Wednesday, May 31, 2006

A Real Political Prisoner

Since their indictments/incarcerations, Holocaust deniers Ernst Zündel, David Irving, Germar Rudolf, Siegfried Verbeke, and others have been labeled "political prisoners." In particular, because of their supposedly "illegal" treatment by the U.S. Immigration and Naturalization Services, Zündel and Rudolf have gotten significant traction outside of denier circles among pundits who believe the rights of these two men had been violated in the course of their deportations to Germany to stand trial for denying the Holocaust.

(There was, by the way, nothing abnormal or illegal about the manner in which Zündel and Rudolf were deported from the U.S. Both men violated U.S. immigration law, and particularly in the case of Zündel, a strong case was made that he was a serious security threat against any nation in which he resided.)

Meanwhile, Nobel Peace prize laureate Aung San Suu Kyi, who will turn 61 next month and who should have been freed from house arrest yesterday, had her sentence extended by the military junta that governs her native Myanmar, formerly known as Burma. Her crime? Advocating for democracy in her native country.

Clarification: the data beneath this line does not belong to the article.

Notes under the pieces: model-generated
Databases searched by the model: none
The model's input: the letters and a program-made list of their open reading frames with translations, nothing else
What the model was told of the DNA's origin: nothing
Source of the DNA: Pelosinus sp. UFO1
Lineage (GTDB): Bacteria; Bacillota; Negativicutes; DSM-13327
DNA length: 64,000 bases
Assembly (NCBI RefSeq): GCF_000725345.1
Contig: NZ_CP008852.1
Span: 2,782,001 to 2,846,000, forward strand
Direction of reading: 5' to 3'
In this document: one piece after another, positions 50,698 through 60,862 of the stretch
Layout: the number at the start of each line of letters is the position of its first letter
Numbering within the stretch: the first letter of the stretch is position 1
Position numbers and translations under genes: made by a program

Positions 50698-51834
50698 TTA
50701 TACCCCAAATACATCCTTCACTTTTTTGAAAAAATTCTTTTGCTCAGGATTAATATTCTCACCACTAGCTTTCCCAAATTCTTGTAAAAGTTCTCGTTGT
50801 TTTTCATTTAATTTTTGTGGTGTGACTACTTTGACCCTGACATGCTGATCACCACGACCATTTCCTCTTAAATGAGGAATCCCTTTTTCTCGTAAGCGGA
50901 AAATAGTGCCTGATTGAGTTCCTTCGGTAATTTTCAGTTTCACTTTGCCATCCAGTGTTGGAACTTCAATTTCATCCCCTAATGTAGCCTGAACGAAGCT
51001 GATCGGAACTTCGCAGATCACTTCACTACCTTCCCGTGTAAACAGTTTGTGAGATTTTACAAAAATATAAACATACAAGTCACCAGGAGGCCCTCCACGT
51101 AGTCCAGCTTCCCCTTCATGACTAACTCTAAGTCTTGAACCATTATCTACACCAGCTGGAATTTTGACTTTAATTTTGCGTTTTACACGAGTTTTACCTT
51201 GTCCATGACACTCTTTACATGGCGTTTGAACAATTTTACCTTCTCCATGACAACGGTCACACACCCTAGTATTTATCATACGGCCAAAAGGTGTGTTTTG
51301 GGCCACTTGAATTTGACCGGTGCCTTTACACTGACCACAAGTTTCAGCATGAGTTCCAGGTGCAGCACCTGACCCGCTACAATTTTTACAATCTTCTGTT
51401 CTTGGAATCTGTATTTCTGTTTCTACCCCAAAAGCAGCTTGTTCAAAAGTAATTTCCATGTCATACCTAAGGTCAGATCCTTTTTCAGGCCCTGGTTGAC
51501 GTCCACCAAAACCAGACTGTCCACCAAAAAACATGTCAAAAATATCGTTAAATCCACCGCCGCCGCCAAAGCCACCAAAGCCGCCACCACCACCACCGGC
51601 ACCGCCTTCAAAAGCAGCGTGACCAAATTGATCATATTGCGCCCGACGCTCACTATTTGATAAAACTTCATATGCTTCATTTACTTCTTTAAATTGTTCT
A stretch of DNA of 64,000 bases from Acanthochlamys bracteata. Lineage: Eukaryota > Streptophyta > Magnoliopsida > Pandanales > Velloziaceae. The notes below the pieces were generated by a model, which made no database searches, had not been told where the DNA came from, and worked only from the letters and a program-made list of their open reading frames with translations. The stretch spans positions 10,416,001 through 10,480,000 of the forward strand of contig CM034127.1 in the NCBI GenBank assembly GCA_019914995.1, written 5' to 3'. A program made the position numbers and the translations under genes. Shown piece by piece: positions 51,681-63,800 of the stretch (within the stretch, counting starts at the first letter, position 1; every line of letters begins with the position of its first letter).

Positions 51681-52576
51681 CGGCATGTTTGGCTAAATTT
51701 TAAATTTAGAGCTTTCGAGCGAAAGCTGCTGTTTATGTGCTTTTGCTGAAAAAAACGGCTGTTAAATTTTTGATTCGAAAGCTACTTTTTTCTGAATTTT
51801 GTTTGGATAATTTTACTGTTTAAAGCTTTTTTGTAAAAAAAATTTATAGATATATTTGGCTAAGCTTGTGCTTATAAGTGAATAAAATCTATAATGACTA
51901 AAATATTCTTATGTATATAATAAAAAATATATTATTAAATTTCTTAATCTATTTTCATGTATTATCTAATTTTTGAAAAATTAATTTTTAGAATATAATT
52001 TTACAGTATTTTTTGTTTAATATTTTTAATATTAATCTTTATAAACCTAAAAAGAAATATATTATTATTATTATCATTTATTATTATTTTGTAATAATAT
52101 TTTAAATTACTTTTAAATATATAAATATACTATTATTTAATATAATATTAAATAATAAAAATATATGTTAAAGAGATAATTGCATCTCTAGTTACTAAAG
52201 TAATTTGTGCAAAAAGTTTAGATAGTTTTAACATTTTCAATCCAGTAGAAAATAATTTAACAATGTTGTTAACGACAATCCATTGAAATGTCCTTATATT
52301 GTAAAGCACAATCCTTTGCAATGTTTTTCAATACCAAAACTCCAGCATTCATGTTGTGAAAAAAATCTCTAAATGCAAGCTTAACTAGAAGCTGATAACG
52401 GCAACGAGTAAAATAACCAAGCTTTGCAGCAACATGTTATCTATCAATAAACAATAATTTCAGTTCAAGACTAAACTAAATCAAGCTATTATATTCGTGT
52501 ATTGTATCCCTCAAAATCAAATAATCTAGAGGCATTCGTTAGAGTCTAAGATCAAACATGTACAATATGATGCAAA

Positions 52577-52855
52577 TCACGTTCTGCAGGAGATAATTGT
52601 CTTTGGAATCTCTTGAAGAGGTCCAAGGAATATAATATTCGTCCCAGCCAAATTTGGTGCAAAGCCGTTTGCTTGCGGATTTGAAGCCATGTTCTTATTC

Make no mistakes: Aung San Suu Kyi is a real political prisoner, her rights severely violated because of her conviction to equality. Compare her with Zündel, an avowed National Socialist, or Rudolf, who "made his bones" helping to defend Otto Ernst Remer, the neo-Nazi and Holocaust denier who helped save Hitler's life from the July 20, 1944, plot against the Nazi leader by members of the military high command.

It sickens me to no end that "revisionists" claim the likes of Zündel (the "warrior for peace" who employed skinhead bodyguards) as a political prisoner while genuinely non-violent political dissidents languish in jails across the world. Aung San Suu Kyi is merely the most famous of these dissidents; they number far greater in the prisions of every continent.

So the next time some Holocaust denier tries to tell you that you must act to help Ernst Zündel because he's a political prisoner, ask them what they've done to ameliorate the situation of Aung San Suu Kyi.

And then marvel as they ask, "Aung San Suu Who?"

1 comment:

xcalibur said...

Well, what would you expect from a pack of boneheads that thinks the president of Iran is a champion of free speech...